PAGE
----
DefenseLINK News: Rumsfeld Says Better Management Needed for Force

Rumsfeld testified before the Senate Armed Services Committee [Feb. 4]. He told the senators that the military force is stressed now, but that it is more a management problem than a force size problem.

The secretary said one effect of the war on terror is a significant increase in operational tempo and an increased demand on the force. “To manage the demand on the force, we first must be clear about what the problem really is, so we can work together to fashion appropriate solutions,” he said.

Operations in Iraq are causing a “spike” in the number of forces deployed, Rumsfeld noted. There are now 115,000 U.S. service members serving in Iraq. They are being rotated out, and another 110,000 U.S. service members are replacing them. “For a moment, the increased demand is real and we’ve taken a number of appropriate actions,” he said.


“Think of it. At this point we have a pool of about 2.6 million men and women, active and reserve,” he said. “Yet the deployment of 115,000 troops in Iraq has required that we temporarily increase the size of the force by 33,000. That suggests strongly that the real problem is not the size of the force per se, but rather the way the force has been managed, and the mix of capabilities at our disposal.”

That challenge, he said, is not going to be solved for the long term by adding to end strength. The secretary said all troops — active and reserve — need to be accessible.

The same management problem surfaces specifically with the reserve component. “Fact is, since Sept. 11 (2001), we’ve mobilized only 36 percent of the selected reserve — a little over one-third of the available forces,” he said. “But while certain skills are in demand, only a very small fraction of the Guard and reserve — just 7.15 percent — have been involuntarily mobilized more than once since 1990.”

That means that the same people in high-demand skills are getting stressed, while others — in less needed skills — are not. “The vast majority of the Guard and reserve are not being used,” he said. “A full 58 percent of the current selected reserve — or about 500,000 troops — have not been involuntarily mobilized in the last 10 years.” These statistics argue that too few Guard and reserve forces have the skill sets that are in high demand, the secretary said.


“The Army has put forward a plan that will increase force levels by about 6 percent, but because of the way it will do it, they will add up to 30 percent more combat power,” he said. “Instead of adding more divisions, they are focusing on creating a 21st-century modular Army made up of more self-sustained brigades that are available to work for any division commander. As a result, 75 percent of the brigade structure would always be ready in the event of a crisis.”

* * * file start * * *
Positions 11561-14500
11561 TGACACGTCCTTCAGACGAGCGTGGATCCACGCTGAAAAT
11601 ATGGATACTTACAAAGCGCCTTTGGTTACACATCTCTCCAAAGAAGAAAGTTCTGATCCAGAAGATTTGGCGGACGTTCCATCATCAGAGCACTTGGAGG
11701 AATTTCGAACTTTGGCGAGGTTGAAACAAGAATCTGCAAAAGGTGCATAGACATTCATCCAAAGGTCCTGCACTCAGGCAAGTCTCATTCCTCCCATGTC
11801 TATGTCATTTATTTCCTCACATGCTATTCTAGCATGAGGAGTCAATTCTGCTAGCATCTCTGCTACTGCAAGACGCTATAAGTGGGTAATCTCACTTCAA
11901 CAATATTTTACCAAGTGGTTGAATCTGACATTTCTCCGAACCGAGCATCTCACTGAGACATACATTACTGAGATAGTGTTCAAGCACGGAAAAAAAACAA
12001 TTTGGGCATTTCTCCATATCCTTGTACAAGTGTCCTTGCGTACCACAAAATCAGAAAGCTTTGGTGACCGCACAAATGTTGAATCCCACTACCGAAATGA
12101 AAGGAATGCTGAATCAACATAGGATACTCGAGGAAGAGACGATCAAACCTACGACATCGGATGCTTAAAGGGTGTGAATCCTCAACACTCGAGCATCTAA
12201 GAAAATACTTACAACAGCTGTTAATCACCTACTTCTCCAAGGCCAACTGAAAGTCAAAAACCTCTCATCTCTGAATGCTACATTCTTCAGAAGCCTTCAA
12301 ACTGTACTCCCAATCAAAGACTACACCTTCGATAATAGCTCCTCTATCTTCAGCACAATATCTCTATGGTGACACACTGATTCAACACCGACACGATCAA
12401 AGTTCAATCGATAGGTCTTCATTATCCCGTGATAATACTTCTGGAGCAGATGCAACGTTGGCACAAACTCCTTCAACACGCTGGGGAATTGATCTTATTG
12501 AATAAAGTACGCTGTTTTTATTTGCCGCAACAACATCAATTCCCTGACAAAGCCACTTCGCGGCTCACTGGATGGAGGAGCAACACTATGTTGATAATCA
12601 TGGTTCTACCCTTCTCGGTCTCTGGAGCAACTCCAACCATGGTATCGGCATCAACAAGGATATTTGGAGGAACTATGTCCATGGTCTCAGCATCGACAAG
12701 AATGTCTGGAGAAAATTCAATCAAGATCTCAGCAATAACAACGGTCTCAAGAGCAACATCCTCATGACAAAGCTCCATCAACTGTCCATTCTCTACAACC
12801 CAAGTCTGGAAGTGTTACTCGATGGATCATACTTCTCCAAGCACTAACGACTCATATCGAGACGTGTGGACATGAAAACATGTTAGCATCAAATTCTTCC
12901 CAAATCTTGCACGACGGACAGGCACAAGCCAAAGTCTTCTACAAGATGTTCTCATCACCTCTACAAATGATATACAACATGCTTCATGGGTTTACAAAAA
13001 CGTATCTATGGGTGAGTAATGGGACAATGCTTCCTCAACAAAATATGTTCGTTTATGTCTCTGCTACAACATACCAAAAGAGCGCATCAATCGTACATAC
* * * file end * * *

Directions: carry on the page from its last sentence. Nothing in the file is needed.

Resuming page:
The focus needs to be on more than just numbers, Rumsfeld emphasized. “We should be focusing on finding ways to better manage the forces we have and by increasing the speed, agility, modularity, capability of usability of those forces,” he said.

Good. I’ve been arguing this for about twelve years now. This was obvious during all the peace ops missions in the early 1990s. It’s amazing that essentially nothing has been done until now.

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James Joyner
About James Joyner
James Joyner is Professor and Department Head of Security Studies at Marine Corps University's Command and Staff College. He's a former Army officer and Desert Storm veteran. Views expressed here are his own. Follow James on Twitter @DrJJoyner.


  1. melvin toast says:

    Actually it’s not amazing. Aside from the fact that Clinton couldn’t care less about the military, the military like any other government organization is a bureacracy. And bureacracies aren’t known for their nimbleness.

    Seems to mean Rumsfeld has been talking about agility ever since they appointed the current JCS.

  2. James Joyner says:


    I wrote my dissertation on the topic. Yes, bureaucracies are resistant to change. And most of the blame goes to the Clinton team since they were in charge the longest. But Rummy hasn’t made a lot of progress in his three years, either.

  3. melvin toast says:

    Three years isn’t that long… especially when you’re in the
    middle of fighting two wars. It can take a company more than 3 years to implement an enterprise integration system. It probably takes GM at least three years to close down a single plant. Even in a small company, changing the way people do things is hard, and takes time.